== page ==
I wonder how my life would have been different if the field of neurohumanities existed when I was in school this first time, getting my master's degree in humanities. At this point I'm not sure how I feel about neuroscience invading literature, poetry, and art.
Applying neuroscience to the study of literature is fashionable. But is it the best way to read a novel?
May 7, 2013 | This article appeared in the May 27, 2013 edition of The Nation.
Brain scan image from Libertas Academica
At Stanford University in 2012, a young literature scholar named Natalie Phillips oversaw a big project: a new way of studying the nineteenth-century novelist Jane Austen. No surprise there—Austen, a superstar of English literature and the inspiration for an endless array of Hollywood and BBC productions based on her work, has been the subject of thousands of scholarly papers.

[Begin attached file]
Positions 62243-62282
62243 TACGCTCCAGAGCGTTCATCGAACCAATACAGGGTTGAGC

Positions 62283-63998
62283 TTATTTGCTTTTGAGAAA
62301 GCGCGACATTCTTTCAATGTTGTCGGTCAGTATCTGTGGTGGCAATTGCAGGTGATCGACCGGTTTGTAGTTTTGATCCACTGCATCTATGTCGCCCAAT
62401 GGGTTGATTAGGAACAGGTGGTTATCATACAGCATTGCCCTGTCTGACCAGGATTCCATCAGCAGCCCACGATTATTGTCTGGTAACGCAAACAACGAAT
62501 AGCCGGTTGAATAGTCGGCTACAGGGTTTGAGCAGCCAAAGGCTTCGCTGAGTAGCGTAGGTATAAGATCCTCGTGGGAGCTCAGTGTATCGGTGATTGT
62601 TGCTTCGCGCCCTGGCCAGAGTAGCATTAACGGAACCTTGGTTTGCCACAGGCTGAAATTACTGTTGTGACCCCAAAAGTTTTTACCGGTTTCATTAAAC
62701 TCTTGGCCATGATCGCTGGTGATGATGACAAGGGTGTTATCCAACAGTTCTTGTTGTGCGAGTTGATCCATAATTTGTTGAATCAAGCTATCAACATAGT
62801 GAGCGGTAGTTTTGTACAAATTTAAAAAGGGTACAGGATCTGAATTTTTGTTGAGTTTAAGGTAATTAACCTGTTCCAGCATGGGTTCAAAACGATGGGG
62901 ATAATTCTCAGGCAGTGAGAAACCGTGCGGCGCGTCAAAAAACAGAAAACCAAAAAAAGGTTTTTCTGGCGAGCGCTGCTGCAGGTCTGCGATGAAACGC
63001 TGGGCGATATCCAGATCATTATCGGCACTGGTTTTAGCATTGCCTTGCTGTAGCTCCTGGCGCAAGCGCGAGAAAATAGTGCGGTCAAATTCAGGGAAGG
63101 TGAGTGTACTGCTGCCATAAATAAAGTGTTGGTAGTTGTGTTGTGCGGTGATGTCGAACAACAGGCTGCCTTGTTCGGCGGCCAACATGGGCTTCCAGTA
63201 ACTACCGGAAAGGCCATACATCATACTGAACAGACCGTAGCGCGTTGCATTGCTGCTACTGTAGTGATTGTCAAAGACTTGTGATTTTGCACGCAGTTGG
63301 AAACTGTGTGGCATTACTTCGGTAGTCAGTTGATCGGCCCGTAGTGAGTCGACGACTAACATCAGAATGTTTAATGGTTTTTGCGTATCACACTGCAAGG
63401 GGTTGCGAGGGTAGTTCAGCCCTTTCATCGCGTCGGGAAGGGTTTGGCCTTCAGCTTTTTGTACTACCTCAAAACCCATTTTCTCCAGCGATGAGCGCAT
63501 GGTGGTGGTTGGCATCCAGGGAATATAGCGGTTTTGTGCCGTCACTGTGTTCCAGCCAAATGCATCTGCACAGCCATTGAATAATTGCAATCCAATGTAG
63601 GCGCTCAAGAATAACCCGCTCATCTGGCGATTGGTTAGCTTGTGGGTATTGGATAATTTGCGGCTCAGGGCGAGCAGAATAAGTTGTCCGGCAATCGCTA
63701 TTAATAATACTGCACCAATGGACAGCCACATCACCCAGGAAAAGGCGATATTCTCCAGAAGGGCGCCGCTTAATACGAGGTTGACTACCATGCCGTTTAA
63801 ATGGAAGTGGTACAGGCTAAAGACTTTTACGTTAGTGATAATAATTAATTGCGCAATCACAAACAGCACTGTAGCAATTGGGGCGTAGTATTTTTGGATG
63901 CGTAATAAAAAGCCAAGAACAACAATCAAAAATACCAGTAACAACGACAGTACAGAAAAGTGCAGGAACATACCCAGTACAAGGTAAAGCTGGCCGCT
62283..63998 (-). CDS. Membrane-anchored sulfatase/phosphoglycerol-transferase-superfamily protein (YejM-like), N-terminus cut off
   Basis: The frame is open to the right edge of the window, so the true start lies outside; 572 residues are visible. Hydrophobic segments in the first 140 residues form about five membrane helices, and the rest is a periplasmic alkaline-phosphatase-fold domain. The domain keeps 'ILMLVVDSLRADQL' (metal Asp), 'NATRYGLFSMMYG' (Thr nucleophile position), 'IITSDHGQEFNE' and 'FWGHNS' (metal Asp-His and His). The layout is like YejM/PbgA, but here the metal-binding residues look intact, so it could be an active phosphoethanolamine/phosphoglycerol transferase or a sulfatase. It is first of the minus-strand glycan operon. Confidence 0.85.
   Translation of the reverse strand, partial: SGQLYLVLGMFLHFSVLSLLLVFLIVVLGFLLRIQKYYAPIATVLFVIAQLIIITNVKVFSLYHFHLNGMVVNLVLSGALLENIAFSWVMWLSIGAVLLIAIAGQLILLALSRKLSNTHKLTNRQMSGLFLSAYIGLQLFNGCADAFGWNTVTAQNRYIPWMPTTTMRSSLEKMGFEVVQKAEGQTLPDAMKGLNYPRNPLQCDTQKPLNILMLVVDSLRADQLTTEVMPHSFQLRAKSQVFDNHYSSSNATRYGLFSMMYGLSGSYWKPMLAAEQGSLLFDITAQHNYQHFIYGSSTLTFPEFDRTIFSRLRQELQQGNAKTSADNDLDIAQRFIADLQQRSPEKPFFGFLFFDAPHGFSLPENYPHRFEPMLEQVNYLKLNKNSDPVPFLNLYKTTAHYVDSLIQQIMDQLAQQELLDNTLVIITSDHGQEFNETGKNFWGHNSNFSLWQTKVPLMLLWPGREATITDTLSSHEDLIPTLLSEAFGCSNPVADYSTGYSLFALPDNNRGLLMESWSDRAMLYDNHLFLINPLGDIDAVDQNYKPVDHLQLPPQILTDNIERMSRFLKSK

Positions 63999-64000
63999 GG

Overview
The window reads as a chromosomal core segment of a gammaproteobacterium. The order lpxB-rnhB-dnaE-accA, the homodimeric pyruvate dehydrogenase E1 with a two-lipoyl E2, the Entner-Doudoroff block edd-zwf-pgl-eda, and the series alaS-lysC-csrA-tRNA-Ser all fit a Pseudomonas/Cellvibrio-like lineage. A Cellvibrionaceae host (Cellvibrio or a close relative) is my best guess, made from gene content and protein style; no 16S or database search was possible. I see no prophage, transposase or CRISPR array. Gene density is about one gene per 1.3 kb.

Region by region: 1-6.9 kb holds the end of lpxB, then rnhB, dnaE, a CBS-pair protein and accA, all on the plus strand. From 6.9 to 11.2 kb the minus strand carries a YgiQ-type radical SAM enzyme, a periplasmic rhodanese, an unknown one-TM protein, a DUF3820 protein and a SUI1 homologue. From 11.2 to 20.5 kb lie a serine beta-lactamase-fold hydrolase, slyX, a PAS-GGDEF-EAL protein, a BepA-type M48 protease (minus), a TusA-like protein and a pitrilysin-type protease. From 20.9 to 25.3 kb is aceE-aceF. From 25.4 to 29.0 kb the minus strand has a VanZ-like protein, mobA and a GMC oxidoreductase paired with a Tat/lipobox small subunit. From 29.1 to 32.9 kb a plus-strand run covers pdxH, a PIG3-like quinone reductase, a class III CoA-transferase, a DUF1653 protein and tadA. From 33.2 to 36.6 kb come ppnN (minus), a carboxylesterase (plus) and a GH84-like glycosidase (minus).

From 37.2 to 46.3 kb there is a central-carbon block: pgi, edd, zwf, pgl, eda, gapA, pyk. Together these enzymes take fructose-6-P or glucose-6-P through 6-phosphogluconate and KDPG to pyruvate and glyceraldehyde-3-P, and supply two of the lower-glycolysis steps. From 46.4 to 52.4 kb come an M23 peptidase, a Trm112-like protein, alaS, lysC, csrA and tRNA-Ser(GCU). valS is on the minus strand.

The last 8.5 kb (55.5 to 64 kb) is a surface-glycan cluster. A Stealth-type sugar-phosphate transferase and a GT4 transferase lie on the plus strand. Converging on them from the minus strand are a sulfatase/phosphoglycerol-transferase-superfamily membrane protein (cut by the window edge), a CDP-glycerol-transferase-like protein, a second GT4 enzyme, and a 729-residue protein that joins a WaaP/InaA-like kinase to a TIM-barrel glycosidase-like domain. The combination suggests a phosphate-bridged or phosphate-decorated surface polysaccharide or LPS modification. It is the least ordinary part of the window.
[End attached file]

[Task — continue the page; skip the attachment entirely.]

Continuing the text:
But the Stanford study was different. Phillips used a functional magnetic resonance imaging (fMRI) machine to track the blood flow of readers’ brains when they read Mansfield Park. The subjects—mostly graduate students—were asked to skim an excerpt and then read it closely. The results were part of a study on reading and distraction.
The “neuro novel” story was quickly picked up by the mainstream media, from NPR to The New York Times. But the Austen project wasn’t merely a clever one-off—the brainchild, so to speak, of one imaginatively interdisciplinary scholar. And it wasn’t just the result of ambitious academics crossing brain science with “the marriage plot” in unholy matrimony simply to grab headlines. The Stanford study reflects a real trend in the humanities. At Yale University, Lisa Zunshine, now a literature scholar at the University of Kentucky, was part of a research team that studied modernist authors using fMRI, also in order to better understand reading. Rather than a cramped office or library carrel, the researchers got to use the Haskins Laboratory in New Haven, with funding by the Teagle Foundation, to carry out their project, in which twelve participants were given texts with higher and lower levels of complexity and had their brains monitored.